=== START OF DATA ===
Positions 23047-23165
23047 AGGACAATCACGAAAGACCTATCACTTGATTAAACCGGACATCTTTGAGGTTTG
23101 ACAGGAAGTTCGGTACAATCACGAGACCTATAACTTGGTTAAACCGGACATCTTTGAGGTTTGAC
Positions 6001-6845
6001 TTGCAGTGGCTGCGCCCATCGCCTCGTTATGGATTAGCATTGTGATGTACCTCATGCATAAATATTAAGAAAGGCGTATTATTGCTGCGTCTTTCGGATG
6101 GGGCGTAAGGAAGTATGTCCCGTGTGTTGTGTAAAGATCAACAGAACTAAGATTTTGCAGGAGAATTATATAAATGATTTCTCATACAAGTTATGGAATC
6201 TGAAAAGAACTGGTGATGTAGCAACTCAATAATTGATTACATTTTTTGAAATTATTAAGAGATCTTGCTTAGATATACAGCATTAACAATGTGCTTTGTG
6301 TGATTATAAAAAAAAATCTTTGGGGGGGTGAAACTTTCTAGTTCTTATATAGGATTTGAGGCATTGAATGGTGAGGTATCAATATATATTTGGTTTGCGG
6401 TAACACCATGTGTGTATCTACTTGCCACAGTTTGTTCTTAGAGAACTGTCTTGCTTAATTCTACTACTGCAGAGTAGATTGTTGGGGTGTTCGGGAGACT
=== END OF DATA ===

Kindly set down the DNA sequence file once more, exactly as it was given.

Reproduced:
Positions 23047-23165
23047 AGGACAATCACGAAAGACCTATCACTTGATTAAACCGGACATCTTTGAGGTTTG
23101 ACAGGAAGTTCGGTACAATCACGAGACCTATAACTTGGTTAAACCGGACATCTTTGAGGTTTGAC
Positions 6001-6845
6001 TTGCAGTGGCTGCGCCCATCGCCTCGTTATGGATTAGCATTGTGATGTACCTCATGCATAAATATTAAGAAAGGCGTATTATTGCTGCGTCTTTCGGATG
6101 GGGCGTAAGGAAGTATGTCCCGTGTGTTGTGTAAAGATCAACAGAACTAAGATTTTGCAGGAGAATTATATAAATGATTTCTCATACAAGTTATGGAATC
6201 TGAAAAGAACTGGTGATGTAGCAACTCAATAATTGATTACATTTTTTGAAATTATTAAGAGATCTTGCTTAGATATACAGCATTAACAATGTGCTTTGTG
6301 TGATTATAAAAAAAAATCTTTGGGGGGGTGAAACTTTCTAGTTCTTATATAGGATTTGAGGCATTGAATGGTGAGGTATCAATATATATTTGGTTTGCGG
6401 TAACACCATGTGTGTATCTACTTGCCACAGTTTGTTCTTAGAGAACTGTCTTGCTTAATTCTACTACTGCAGAGTAGATTGTTGGGGTGTTCGGGAGACT